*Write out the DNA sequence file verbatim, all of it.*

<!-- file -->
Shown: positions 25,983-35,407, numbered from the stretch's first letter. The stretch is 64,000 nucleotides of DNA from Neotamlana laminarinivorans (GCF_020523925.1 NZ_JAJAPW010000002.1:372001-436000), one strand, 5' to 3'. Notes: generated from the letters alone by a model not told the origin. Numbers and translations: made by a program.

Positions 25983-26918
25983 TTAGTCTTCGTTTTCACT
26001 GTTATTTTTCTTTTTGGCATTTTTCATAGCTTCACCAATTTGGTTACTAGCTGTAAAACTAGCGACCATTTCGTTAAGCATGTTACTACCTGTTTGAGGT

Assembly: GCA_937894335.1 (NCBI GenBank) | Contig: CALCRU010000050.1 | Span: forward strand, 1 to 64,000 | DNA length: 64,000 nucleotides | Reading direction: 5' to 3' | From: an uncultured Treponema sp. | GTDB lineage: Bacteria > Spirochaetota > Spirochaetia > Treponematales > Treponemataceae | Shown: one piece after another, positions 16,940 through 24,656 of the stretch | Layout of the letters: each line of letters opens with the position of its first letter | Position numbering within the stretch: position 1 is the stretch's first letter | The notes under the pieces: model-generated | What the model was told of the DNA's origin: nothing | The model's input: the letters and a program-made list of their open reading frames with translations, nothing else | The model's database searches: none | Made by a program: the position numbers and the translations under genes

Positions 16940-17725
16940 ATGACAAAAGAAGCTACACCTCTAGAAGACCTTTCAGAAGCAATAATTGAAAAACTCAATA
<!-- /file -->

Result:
Shown: positions 25,983-35,407, numbered from the stretch's first letter. The stretch is 64,000 nucleotides of DNA from Neotamlana laminarinivorans (GCF_020523925.1 NZ_JAJAPW010000002.1:372001-436000), one strand, 5' to 3'. Notes: generated from the letters alone by a model not told the origin. Numbers and translations: made by a program.

Positions 25983-26918
25983 TTAGTCTTCGTTTTCACT
26001 GTTATTTTTCTTTTTGGCATTTTTCATAGCTTCACCAATTTGGTTACTAGCTGTAAAACTAGCGACCATTTCGTTAAGCATGTTACTACCTGTTTGAGGT

Assembly: GCA_937894335.1 (NCBI GenBank) | Contig: CALCRU010000050.1 | Span: forward strand, 1 to 64,000 | DNA length: 64,000 nucleotides | Reading direction: 5' to 3' | From: an uncultured Treponema sp. | GTDB lineage: Bacteria > Spirochaetota > Spirochaetia > Treponematales > Treponemataceae | Shown: one piece after another, positions 16,940 through 24,656 of the stretch | Layout of the letters: each line of letters opens with the position of its first letter | Position numbering within the stretch: position 1 is the stretch's first letter | The notes under the pieces: model-generated | What the model was told of the DNA's origin: nothing | The model's input: the letters and a program-made list of their open reading frames with translations, nothing else | The model's database searches: none | Made by a program: the position numbers and the translations under genes

Positions 16940-17725
16940 ATGACAAAAGAAGCTACACCTCTAGAAGACCTTTCAGAAGCAATAATTGAAAAACTCAATA